Spiritual Intelligence, Work-Family Conflict and Psychological Distress among University Teachers
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Keywords

Spiritual Intelligence, work-family conflict, psychological distress, university teachers

Abstract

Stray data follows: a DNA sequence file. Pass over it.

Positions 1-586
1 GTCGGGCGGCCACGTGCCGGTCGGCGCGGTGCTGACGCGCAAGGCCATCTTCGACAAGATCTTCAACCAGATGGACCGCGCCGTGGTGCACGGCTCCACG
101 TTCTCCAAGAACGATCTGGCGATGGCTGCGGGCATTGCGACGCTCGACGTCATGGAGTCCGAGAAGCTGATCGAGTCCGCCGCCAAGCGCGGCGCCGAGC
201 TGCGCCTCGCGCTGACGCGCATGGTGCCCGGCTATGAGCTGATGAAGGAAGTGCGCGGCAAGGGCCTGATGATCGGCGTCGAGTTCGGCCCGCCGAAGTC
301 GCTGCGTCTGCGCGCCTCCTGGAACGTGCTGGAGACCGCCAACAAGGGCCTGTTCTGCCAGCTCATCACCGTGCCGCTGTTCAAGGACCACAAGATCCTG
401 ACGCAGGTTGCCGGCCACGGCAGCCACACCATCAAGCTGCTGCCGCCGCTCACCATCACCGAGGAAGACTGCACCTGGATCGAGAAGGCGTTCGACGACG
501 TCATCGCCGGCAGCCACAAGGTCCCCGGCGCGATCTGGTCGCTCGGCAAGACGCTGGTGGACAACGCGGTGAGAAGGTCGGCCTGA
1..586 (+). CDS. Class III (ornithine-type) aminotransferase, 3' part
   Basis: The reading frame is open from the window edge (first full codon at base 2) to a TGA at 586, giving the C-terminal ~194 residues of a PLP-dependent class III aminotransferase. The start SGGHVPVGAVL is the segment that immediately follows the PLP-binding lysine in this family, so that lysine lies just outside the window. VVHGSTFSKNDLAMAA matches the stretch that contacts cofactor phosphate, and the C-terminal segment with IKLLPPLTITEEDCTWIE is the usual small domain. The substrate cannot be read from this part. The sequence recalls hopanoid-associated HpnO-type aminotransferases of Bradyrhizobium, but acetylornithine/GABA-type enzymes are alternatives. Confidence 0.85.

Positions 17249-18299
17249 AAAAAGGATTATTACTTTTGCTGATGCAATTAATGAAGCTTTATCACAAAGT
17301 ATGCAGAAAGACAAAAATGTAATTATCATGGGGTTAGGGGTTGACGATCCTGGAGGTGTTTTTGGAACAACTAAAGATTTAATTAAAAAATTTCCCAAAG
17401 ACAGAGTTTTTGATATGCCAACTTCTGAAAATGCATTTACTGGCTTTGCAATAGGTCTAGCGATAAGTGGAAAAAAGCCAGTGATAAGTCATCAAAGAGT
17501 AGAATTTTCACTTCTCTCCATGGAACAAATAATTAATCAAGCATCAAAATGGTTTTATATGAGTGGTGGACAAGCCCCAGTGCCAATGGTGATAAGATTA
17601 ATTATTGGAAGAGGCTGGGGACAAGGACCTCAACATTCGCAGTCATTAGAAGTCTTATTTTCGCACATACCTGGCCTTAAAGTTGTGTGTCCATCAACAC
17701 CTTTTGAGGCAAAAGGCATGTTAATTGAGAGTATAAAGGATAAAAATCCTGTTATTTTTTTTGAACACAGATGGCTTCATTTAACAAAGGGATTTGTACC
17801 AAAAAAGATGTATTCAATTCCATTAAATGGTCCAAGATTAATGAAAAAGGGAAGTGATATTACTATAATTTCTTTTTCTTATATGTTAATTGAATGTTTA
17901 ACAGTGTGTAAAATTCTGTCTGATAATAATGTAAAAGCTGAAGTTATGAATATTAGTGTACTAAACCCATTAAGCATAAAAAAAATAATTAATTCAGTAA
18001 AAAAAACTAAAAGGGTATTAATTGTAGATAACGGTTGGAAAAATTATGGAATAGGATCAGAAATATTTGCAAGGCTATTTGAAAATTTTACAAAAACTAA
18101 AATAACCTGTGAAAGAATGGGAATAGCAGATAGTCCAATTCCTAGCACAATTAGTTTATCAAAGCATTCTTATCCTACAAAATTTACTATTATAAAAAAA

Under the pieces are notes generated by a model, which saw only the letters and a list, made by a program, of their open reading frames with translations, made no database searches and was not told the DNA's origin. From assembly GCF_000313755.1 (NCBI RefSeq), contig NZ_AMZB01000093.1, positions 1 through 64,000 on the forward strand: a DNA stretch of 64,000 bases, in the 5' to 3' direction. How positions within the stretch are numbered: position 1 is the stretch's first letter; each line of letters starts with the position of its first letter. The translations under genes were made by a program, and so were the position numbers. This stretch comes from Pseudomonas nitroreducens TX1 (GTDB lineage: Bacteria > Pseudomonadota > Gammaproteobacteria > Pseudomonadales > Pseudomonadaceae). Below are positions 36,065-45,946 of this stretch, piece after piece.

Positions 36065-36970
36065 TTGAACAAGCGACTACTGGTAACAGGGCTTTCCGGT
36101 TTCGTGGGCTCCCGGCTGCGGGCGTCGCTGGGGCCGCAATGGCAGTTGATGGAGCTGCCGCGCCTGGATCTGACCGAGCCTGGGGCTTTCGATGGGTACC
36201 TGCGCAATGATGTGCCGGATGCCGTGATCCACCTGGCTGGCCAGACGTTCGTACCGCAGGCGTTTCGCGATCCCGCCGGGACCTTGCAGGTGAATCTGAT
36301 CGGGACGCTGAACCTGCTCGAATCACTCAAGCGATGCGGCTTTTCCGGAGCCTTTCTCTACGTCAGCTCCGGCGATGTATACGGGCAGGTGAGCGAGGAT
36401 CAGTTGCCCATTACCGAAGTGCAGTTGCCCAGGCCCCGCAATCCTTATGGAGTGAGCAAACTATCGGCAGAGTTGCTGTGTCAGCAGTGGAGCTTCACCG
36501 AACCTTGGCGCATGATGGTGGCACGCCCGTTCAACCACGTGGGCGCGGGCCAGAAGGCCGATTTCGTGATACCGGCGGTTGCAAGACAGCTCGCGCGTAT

The current study intended to explore the relationship of spiritual intelligence, work-family conflict and psychological distress among university teachers. A sample of 100 university teachers (50 males, 50 females) was recruited within the age range of 30 to 50 years using non-probability purposive sampling. It was hypothesized that there would be a relationship between spiritual intelligence, work-family conflict and psychological distress among university teachers. Spiritual Intelligence Self-Report Inventory (SISRI-24; King & DeCicco, 2009), Work-Family Conflict Scale (WFCS; Carlson, Kacmar, & Williams, 2000) and Depression Anxiety Stress Scale (DASS 21; Lovibond & Lovibond, 1995) was used to assess spiritual intelligence, work-family conflict and psychological distress. A significant negative correlation was shown between personal meaning production (a component of spiritual intelligence) and psychological distress by Pearson Product Moment Correlation. A significant negative correlation was also present between personal meaning production and time based family interference with work (a factor of work-family conflict). There was a positive correlation between work-family conflict and psychological distress. It was concluded from the study that increased spiritual intelligence certainly decrease the probability for university teachers to undergo work-family conflict and resulting psychological distress. So, it is suggestible to incorporate spiritual intelligence fostering programs in the teachers training to reduce conflict between work and family settings and resulting psychological distress.

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